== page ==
Rainy Pass to High Bridge (19.2 PCT miles, and a trail magic ride into Stehekin)

As we left our campsite the morning of Day 8, Cheri's mantra was "I hope they bring blueberries." We arrived at Rainy Pass just 10 minutes before my sister and mum arrived. Talk about impeccable timing. They had graciously driven 3 hours to meet us with our first resupply and they brought treats! Fresh blueberries, cherries, and grapes, OJ, and sandwiches. Not to mention dark chocolate bars for the trail. Thanks guys! We discussed logistics for our next resupply at Stevens Pass. We both gave up our tall gaiters and exchanged crampons for microspikes given snow conditions so far. We wolfed down fresh food and tried to avoid being eaten alive by mosquitos. It was all over before we knew it, and they headed back home while we continued south on the PCT.

Crossing a log foot bridge. 

Crossing a log foot bridge. 

The trail meandered through forested areas with tons of seeps and streams, and tons of recently cut logs. It was clear that a trail crew had been working hard to clear the section of blowdown, and were we ever grateful for their efforts. We ran into several groups of 2-3 backpackers and then three different large guided groups of older teens out for weeklong trips (outward bound?). All told, it was more people than we'd seen since starting the PCT.

The miles were passing quickly through this gradual descent over east terrain. The forest opened up and there were stretches of very tall brush, wildflowers, and heaps of butterflies. The trail stayed high on the shoulder of a steep valley with Bridge Creek far below. We could see snow clad peaks in the distance and hear the rushing water below. When we stopped for a food break, we decided that we making good enough time to shoot for the last shuttle into Stehekin today vs stopping short and and going into town the following morning. With a goal of that famous bakery (and showers and laundry), we picked up our pace.

The weather was a welcome change, our first experience with sunny and hot so far. We stopped for water at Maple Creek after crossing it on an old and springy suspension bridge. The cold water was delightful counterpoint to the hot day and revived us, as we used some to rehydrate our hummus then sat soaking our feet as we ate. We eventually dropped down to cross Bridge Creek at North Fork and started on the final miles, blissfully on the shaded side of the canyon with a delightful cool breeze.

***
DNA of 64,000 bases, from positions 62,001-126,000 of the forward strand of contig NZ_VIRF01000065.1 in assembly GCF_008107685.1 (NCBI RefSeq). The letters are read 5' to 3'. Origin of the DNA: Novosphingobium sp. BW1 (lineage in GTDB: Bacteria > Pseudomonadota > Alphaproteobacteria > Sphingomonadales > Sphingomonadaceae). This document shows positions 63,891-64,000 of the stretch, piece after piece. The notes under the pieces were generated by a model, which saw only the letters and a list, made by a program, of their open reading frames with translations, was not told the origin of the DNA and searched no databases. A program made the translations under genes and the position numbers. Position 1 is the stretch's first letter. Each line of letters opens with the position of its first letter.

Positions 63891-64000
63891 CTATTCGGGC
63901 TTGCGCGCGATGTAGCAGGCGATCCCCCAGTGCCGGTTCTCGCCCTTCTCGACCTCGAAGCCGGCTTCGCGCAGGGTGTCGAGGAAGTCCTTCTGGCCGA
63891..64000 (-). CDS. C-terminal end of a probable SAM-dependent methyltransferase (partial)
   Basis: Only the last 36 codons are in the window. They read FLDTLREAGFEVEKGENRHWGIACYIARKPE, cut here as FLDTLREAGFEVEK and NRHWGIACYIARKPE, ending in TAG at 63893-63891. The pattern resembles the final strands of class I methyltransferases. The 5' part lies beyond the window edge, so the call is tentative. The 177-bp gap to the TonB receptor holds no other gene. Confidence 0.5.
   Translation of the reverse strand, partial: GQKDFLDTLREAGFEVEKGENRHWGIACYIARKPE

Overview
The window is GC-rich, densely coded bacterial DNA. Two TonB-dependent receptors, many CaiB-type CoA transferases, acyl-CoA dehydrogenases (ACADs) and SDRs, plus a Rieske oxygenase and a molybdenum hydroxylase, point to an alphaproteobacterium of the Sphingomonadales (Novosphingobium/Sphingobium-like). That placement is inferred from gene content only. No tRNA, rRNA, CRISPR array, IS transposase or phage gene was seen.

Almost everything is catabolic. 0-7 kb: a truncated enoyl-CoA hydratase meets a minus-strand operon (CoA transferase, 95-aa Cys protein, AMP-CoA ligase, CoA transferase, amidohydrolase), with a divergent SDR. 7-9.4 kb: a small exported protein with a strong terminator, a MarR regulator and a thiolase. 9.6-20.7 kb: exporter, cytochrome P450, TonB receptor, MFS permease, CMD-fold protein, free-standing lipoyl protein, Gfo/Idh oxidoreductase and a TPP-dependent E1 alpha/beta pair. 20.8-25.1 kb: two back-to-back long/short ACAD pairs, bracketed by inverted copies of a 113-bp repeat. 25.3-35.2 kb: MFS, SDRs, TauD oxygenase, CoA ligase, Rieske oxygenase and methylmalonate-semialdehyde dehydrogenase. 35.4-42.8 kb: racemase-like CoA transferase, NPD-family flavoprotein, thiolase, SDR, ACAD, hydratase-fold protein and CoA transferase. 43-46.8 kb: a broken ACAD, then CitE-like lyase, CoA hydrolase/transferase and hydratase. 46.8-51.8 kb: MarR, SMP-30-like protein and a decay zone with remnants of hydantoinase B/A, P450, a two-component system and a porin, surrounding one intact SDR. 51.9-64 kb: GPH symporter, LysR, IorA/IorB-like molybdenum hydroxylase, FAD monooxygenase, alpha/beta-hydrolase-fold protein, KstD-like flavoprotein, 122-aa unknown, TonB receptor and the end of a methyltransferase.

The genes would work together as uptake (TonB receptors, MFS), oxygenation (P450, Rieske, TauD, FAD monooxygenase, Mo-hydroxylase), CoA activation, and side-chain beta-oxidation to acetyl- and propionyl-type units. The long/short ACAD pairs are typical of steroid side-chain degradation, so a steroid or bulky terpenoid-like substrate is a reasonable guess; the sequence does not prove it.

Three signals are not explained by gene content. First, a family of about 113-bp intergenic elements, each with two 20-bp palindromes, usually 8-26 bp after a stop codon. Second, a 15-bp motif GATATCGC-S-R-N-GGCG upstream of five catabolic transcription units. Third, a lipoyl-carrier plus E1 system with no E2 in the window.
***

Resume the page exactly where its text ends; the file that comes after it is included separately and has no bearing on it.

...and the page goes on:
After a while we reached the old Stehekin Road. It used to run all the way from these higher camps into town but it has gotten washed out in several places and is irreparably damaged. The PCT weaves on and off this road for a bit and we met up with a wiry older gentleman, Charlie. He was hiking back to town after a day hike to Goode Ridge Lookout. We told him we were rushing to meet the 6:15 shuttle and he said he thought we'd make it, but if we didn't and waited till he passed he'd give us a lift into town. We let him pass, since he wasn't encumbered with a heavy pack, and he joked that is young folk would soon pass him. He then proceeded to leave us in the dust with a pace that Cheri could barely match at first, then couldn't once we hit the hills. He graciously stopped "to pick blueberries" every so often, looking back for us and just when we came into sight he would skedaddle again. We knew that if we could keep his pace, we'd likely make the shuttle time or have a private ride. If not, we would have neither. Strong motivation despite our exhaustion. He waited at the final junction with the road, pointed us in the direction of the ranger station/shuttle stop, and set off the other direction for his vehicle. He said if we were still walking when he came by he'd pick us up. Not 10-15 minutes later, he came along and we threw our packs in his old truck and crammed into the small cab. This was our first instance of Trail Magic.

Fun Fact: Trail Magic is anything serendipitous that occurs along the trail for thru-hikers. In our case it was pace-setter Charlie and an unexpected ride into to town.

On the 12-mile (@ 20 mph) ride into Stehekin, Charlie filled us in on the local lore & weather. He took us as far as his home and apologized that he couldn't take us to the campground as he was already late for dinner. He pointed us in the right direction and we hiked the last 2.5 miles, where we saw the first bear of our trip as it ran across the road. We took the last open site in Purple Point campground and used the last few hours of light to drink a few beers from the store, do a load of laundry, shower, charge devices, and make dinner (which we ate by headlamp), then crashed into bed clean, exhausted, and happy.

Stehekin Bakery goodies! 

Stehekin Bakery goodies! 

We spent a glorious free morning in Stehekin. We rented bikes to ride to that famous bakery, where we shared a huge cinnamon roll, a slice of veggie quiche, and a very sweet scone. On the way back to town we stopped at a garden and bought picked-to-order carrots (washed, greens removed, and promptly enjoyed on-site) along with some Chelan apricots to go. We stopped in at the post office to sign the trail register, then spent a leisurely morning on the deck of the landing enjoying the mild weather and beautiful surroundings. The town of Stehekin is spread out on the shore of Lake Chelan and up the Stehekin River. The only way to get there is via boat, seaplane, or foot. The road is only ~12 miles long so although there are several vehicles around, most people use bicycles for short trips. After a perfect first town day, we will catch the early afternoon shuttle back to the High Bridge Ranger Station and continue south.